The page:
The particularities of Steve Lacy’s style leave the impression that you may have heard his songs before, even though you have not. He wears influence outwardly and openly, but the result remains so singularly Steve Lacy. As a fan of his group The Internet and his general production, I was excited about this project, Steve Lacy’s Demo, and it did not disappoint.
The work does not pretend to be anything. Though the cleanliness and precision of the production might convince you otherwise, it is just a series of demos. All of the songs but one have a hook and a single verse. And it makes perfect sense, as the album roots itself in a noticeably youthful lust/love — things that usually do not go that deep. The changes one feels as a result of these experiences are often in the aftermath, but this album stays in the present.
As such, I found that reading the record linearly works best. One of my favorite things about the work, however, is that it makes the most sense when you re-listen to it. The record starts with “Looks” — a meditation on initial attraction. The wah-wah effect instills this uncertainty, but the beat pushes forward, falling into itself. He’s always in his head, even when he’s not.
The next song “Ryd” opens with a beat that circles around itself, wandering aimlessly. The song centers itself and has a more light-hearted tone as it continues. Like the beat, the singer and his lover are wandering around in his car, with nothing to do; he crystallizes those moments when you have no specific reason but want to spend time together.
“Dark Red” is the emotional center of the work. It is the one song that consists of more than just a verse and a chorus. The song wanders in a more cerebral, solitary way than “Ryd” — like an anxious Mac DeMarco. Continuing to read the album linearly, we have to assume the couple’s relationship has deepened, and now he is scared. He keeps singing about how the girl is going to leave him, without expressing a substantive reason. In the bridge, with a happier tone, Lacy confesses that he might be making it all up. The follow-up “Thangs” reads as an interlude, though it is hard to tell on an album of demos. The bass opening the song sounds ominous. When the rest of the track comes in, that feeling is reduced, but the lyrics still present a problem. In the aftermath of “Dark Red,” it feels like he will do anything the girl wants for some of the wrong reasons.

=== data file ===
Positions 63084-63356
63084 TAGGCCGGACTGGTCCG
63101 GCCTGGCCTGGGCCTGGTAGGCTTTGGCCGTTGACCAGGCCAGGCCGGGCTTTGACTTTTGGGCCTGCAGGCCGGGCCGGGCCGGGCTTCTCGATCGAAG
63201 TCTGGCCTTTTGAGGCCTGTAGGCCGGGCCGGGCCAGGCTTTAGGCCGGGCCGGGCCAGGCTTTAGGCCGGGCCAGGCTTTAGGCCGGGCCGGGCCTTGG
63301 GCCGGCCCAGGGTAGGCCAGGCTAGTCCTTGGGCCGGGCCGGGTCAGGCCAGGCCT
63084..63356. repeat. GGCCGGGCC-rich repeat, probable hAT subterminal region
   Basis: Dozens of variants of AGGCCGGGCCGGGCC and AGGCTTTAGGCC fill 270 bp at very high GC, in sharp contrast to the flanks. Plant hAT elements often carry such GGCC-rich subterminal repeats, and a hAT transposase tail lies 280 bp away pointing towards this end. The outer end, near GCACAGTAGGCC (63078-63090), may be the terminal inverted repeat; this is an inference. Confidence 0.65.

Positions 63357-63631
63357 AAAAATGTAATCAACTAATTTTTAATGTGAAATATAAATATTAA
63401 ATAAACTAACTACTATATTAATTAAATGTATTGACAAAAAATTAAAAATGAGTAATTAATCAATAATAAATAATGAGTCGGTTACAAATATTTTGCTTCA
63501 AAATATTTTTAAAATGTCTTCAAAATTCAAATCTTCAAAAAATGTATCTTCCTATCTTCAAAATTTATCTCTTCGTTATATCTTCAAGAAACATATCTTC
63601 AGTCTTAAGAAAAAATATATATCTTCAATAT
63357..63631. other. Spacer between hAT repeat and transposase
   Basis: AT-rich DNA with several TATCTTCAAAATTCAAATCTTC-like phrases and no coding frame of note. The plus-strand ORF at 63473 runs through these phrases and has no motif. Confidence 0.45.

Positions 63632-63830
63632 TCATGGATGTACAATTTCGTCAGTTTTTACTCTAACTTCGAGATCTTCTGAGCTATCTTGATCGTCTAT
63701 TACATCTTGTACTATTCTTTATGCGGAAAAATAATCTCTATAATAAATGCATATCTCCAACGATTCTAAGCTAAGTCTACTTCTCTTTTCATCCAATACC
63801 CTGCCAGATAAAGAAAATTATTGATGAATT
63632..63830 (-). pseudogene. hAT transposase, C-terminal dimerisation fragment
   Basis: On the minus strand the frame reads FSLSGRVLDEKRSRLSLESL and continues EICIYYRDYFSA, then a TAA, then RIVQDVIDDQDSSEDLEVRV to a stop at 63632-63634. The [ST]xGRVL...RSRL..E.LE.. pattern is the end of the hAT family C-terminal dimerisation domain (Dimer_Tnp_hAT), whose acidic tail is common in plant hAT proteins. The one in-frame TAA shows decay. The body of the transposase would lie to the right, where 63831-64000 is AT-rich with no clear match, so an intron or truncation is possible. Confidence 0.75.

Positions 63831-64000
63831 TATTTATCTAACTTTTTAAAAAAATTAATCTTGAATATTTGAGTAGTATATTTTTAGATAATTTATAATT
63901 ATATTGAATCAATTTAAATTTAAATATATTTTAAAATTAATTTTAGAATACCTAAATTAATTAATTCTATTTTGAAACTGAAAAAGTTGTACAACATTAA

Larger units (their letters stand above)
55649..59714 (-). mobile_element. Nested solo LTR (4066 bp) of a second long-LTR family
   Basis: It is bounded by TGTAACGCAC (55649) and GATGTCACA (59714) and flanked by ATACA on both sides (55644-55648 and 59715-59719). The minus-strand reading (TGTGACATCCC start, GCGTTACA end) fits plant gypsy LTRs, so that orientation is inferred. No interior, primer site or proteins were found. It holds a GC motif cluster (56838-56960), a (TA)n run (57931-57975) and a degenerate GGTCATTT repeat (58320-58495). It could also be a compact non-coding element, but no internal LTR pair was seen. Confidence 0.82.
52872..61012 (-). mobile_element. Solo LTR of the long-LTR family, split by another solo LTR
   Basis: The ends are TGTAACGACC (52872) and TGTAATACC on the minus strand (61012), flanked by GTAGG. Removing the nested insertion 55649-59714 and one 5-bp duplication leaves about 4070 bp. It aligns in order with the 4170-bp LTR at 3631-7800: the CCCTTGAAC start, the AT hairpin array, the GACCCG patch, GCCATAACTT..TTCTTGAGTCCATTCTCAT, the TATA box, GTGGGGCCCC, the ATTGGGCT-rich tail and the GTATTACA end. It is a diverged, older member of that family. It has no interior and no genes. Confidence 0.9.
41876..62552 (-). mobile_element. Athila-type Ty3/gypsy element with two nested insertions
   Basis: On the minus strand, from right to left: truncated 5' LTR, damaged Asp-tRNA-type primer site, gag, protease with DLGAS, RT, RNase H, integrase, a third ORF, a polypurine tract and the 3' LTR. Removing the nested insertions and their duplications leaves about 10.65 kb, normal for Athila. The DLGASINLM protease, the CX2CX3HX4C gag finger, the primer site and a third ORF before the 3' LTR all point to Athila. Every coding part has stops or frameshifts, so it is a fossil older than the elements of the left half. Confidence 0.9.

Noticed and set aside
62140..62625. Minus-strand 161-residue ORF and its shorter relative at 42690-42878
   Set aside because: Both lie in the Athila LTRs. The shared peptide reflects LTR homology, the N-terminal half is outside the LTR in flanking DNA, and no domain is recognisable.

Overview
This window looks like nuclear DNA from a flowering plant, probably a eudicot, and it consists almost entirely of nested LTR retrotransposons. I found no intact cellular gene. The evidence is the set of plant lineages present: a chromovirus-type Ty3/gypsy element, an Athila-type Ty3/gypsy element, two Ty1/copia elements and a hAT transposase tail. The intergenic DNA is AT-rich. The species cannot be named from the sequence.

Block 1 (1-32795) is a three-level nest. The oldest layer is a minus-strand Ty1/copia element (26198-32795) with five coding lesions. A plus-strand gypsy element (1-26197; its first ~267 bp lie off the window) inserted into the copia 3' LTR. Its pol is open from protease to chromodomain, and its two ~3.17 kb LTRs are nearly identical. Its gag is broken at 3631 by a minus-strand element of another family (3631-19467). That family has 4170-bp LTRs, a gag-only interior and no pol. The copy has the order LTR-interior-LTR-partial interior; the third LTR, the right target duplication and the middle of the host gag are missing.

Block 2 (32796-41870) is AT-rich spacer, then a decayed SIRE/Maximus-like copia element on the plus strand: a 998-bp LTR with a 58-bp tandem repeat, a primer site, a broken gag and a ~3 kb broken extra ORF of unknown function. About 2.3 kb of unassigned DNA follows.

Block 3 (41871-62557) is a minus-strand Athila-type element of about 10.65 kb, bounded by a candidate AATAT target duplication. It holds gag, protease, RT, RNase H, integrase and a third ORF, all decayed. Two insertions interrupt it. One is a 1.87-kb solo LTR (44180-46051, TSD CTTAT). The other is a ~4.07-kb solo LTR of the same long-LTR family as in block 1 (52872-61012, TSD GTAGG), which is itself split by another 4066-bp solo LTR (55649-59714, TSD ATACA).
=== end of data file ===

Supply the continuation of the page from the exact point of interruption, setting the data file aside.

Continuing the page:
In “Haterlovin,” the degree of worry dials down. On a skittering, kitschy drum track, Lacy professes he “hates you/just as much as I love.” Once again, he is in his head. Because this relationship is still progressing when he says, “trippin’ one on one was cool/’til I fell in love with you,” you get a distinct sense of a fear of commitment. This sense further contextualizes “Dark Red,” coming back to the point in “Looks” — many of the fears he places in other people also seem to be present in him.
After the angst of “Haterlovin,” Lacy comes back with “Some.” Besides sounding happier, Lacy finds himself acting as opposed to thinking —“baby, I want some of your love/your love, your love/baby, can I have some of your love/your love, your love.” Though you find him once again saying something to the effect of ‘we can do whatever you want,’ he offers concrete suggestions such as “we could watch a movie/ hit the beach, or just chill and get high.” The song functions as a product of the maturation you watch play out in real time. To push that, the coda has him crooning “I just wanna/take it slow;” he has grown patient.
Steve Lacy’s Demo is a story of love and growing up. While it is a theme that has been done before, this time, it is his story. The beauty of the work hinges on its ability to get you to understand what he is feeling and that these are his feelings. Listen to it a few times. Grow up to it. Do not, if you are so inclined. Steve Lacy just wants you to do whatever you want, and you get the feeling that he is doing the same.